The Wednesday Letters
Jason F. Wright, 2007
Penguin Group USA
The surprise New York Times bestseller, from an author who delivers "American storytelling at its best."
Jack and Laurel have been married for 39 years. They've lived a good life and appear to have had the perfect marriage. With his wife cradled in his arms, and before Jack takes his last breath, he scribbles his last "Wednesday Letter."
When their adult children arrive to arrange the funeral, they discover boxes and boxes full of love letters that their father wrote to their mother each week on Wednesday. As they begin to open and read the letters, the children begin to uncover the shocking truth about the past. In addition, each one must deal with present-day challenges. Matthew has a troubled marriage, Samantha is a single mother, and Malcolm is the black sheep of the family who has returned home after a mysterious two-year absence.
The Wednesday Letters has a powerful message about forgiveness and quietly beckons for readers to start writing their own "Wednesday Letters." (From the publisher.)
• Birth—February 1, 1971
• Where—Florissant, Missouri, USA
• Reared—in Germany; Virginia and Utah, USA
• Currently—lives in Woodstock, Virginia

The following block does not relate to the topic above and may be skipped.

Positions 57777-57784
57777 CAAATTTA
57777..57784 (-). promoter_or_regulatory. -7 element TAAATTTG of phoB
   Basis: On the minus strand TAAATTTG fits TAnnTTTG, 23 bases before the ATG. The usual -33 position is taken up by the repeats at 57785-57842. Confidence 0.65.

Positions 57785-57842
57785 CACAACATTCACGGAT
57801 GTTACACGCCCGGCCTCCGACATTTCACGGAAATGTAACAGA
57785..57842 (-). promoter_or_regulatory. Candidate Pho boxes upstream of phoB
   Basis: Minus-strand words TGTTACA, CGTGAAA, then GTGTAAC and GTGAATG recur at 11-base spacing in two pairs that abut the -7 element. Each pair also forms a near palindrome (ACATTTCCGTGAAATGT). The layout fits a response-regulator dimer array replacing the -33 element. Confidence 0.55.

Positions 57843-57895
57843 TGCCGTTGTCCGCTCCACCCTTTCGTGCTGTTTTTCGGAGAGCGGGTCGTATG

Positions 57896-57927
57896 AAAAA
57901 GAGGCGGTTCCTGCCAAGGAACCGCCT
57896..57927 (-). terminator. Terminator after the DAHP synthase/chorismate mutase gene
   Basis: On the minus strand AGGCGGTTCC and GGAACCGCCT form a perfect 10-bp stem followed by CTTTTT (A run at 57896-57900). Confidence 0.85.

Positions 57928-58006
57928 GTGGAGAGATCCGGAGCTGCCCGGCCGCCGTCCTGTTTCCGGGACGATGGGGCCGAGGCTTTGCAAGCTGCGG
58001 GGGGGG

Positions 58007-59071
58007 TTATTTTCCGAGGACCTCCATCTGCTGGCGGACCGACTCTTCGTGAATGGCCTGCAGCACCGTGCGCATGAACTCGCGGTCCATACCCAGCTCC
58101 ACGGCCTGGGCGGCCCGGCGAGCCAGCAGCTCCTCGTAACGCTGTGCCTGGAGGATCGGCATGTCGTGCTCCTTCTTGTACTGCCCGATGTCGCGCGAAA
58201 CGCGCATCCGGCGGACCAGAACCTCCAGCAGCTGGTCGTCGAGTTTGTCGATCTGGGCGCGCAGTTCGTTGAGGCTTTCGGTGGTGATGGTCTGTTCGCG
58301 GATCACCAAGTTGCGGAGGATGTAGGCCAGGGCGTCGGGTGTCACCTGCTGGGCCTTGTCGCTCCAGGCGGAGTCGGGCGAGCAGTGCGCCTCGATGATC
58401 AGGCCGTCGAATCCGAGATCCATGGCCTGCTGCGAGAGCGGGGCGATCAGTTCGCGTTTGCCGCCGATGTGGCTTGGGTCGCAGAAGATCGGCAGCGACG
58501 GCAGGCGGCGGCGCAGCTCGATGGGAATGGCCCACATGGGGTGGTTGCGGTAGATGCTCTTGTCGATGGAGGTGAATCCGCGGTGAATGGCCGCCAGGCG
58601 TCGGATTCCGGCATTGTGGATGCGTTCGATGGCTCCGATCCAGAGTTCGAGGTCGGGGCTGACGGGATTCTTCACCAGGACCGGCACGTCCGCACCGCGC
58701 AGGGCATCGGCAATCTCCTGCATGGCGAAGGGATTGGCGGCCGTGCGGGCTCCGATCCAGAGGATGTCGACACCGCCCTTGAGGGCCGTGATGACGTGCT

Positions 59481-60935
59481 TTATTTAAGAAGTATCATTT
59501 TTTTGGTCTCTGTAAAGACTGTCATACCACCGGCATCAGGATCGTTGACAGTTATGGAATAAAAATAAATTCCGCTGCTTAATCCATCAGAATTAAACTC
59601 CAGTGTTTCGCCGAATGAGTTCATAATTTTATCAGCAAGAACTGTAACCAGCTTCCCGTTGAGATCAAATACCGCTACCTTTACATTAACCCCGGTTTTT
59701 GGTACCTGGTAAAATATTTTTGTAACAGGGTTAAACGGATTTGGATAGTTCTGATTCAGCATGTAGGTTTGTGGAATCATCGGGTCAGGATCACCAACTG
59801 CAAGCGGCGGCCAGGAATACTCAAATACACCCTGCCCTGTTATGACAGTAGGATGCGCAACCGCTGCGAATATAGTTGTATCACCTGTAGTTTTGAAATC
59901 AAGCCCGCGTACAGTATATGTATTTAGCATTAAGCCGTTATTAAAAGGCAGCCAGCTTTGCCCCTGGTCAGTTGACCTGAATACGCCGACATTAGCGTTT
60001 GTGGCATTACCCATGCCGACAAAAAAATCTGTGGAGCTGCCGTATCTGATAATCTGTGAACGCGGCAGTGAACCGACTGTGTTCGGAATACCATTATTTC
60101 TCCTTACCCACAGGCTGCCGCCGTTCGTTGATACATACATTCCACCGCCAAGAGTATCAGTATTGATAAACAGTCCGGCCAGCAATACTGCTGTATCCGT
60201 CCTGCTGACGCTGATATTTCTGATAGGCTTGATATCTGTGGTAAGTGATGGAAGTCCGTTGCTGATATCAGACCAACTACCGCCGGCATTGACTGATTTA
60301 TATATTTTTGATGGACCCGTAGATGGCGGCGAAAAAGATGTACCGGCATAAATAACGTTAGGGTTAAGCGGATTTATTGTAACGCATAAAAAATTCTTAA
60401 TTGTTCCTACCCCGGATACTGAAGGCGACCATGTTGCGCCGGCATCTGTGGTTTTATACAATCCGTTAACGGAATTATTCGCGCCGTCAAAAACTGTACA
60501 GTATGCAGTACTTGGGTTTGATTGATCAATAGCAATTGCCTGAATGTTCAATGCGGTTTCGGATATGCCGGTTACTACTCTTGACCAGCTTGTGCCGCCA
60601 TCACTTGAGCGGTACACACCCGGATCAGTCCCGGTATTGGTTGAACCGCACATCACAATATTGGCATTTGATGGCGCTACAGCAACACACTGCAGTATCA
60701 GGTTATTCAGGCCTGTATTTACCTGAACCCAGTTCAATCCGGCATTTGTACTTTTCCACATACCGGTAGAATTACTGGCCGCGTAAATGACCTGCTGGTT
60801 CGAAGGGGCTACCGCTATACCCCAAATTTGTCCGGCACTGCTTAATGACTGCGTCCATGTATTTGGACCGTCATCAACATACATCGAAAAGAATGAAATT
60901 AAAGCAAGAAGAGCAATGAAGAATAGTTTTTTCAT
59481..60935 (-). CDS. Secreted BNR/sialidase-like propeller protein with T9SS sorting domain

Jason Fletcher Wright was near St. Louis, Missouri, to Willard Samuel Wright and Sandra Fletcher Wright. Within months of his birth, Jason's father was transferred to Germany and the family lived and traveled throughout Europe until 1975. They later lived in Chicago, Illinois and Charlottesville, Virginia.
Jason is a New York Times bestselling author and political pundit. He also appeared in the 1990 film Troll 2, one of the lowest-rated movies of all-time, according to the Internet Movie Database (IMDB.com).
His 2007 novel, The Wednesday Letters, reached #6 on the New York Times bestseller list. It also appeared on the Wall Street Journal and USAToday bestseller lists.
His 2005 novel, Christmas Jars, was also a New York Times bestseller, appearing on the paperback list in 2007. Film rights have been optioned by Academy Award winning director Kieth Merrill. The film is scheduled to shoot in the fall of 2008 and reach theaters in 2009.
His debut novel, The James Miracle, was first released in 2004 and will be re-released in 2009.
In addition to his novels, Jason has published opinion editorials (op/eds) on issues ranging from pop culture to politics. His articles have appeared in more than 50 newspapers and magazines across the United States including Glenn Beck's Fusion Magazine, the Washington Times, Chicago Tribune, and Forbes. He also edited and appeared in Americans on Politics, Policy, and Pop Culture: The 101 Best Opinion Editorials From OpEds.com in 2005.
Jason also works as a political and public policy consultant and is the founder of PoliticalDerby.com, a political website known for ranking the candidates running for the White House in 2008
Jason is also a public speaker who has spoken before thousands on writing, service, and various political/social issues. He appears regularly on FoxNews morning show, Fox & Friends. He has also appeared on most major cable news channels including and C-SPAN.
He met and married his wife, Kodi Erekson Wright, in 1993 in Provo, Utah. They now live with their four children in Woodstock, Virginia and are members of the The Church of Jesus Christ of Latter-day Saints. (From Wikipedia.)